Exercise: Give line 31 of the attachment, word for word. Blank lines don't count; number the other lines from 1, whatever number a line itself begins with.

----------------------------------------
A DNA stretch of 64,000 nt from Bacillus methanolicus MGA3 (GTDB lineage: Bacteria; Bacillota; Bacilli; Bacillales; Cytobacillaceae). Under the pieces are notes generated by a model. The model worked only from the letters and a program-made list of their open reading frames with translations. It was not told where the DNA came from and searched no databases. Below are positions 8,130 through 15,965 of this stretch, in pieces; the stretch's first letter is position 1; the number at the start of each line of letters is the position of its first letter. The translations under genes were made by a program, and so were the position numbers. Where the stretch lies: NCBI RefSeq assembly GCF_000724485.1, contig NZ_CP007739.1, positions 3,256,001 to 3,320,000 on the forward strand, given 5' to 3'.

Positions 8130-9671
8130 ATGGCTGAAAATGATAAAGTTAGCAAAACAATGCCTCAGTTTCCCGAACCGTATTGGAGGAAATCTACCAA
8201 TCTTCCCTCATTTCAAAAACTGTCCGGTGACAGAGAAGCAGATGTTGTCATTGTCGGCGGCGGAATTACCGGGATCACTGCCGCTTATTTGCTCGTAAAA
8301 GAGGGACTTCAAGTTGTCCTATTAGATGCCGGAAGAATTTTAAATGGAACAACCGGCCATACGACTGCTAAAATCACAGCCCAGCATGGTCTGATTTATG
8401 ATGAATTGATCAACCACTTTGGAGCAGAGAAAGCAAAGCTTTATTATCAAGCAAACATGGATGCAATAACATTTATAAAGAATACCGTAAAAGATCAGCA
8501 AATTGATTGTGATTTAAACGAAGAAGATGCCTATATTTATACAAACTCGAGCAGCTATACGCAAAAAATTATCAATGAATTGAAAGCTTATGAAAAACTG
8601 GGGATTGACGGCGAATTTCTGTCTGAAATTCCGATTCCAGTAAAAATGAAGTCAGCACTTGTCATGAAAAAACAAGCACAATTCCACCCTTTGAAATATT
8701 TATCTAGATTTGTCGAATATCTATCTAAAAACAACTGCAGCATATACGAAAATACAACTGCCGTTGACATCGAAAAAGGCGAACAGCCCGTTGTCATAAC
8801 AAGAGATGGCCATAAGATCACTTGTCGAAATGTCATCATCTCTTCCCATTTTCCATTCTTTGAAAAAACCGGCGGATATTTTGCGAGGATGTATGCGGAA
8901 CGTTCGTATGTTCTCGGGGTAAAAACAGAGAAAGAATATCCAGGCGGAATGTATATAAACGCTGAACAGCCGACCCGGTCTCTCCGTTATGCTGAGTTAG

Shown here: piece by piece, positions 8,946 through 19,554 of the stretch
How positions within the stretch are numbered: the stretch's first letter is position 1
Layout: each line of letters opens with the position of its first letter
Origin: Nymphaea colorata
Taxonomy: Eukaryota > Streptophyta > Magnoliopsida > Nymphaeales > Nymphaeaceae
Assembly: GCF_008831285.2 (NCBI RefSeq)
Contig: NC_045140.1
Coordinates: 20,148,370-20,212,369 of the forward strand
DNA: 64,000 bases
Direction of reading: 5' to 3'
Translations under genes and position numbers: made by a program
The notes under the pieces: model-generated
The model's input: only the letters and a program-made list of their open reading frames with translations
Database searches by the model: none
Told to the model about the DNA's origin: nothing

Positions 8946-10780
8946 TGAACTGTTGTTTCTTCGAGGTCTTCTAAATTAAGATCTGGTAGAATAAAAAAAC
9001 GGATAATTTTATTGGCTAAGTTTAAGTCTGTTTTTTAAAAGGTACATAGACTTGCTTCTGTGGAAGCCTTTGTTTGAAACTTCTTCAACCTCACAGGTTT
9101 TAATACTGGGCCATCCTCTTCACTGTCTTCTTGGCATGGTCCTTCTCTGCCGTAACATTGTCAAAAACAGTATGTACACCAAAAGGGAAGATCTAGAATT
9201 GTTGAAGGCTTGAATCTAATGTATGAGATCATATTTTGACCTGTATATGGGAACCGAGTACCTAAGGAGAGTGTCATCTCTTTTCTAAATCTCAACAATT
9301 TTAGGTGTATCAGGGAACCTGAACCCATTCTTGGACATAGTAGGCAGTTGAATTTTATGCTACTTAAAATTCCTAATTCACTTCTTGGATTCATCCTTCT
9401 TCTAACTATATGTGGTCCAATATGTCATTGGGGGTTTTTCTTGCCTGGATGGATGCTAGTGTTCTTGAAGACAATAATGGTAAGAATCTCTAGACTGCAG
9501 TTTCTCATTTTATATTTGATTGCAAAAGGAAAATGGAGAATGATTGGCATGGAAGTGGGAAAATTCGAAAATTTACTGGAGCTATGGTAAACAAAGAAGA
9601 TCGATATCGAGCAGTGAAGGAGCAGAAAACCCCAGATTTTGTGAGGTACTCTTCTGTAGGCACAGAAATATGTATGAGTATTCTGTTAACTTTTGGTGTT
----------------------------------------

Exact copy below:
9201 GTTGAAGGCTTGAATCTAATGTATGAGATCATATTTTGACCTGTATATGGGAACCGAGTACCTAAGGAGAGTGTCATCTCTTTTCTAAATCTCAACAATT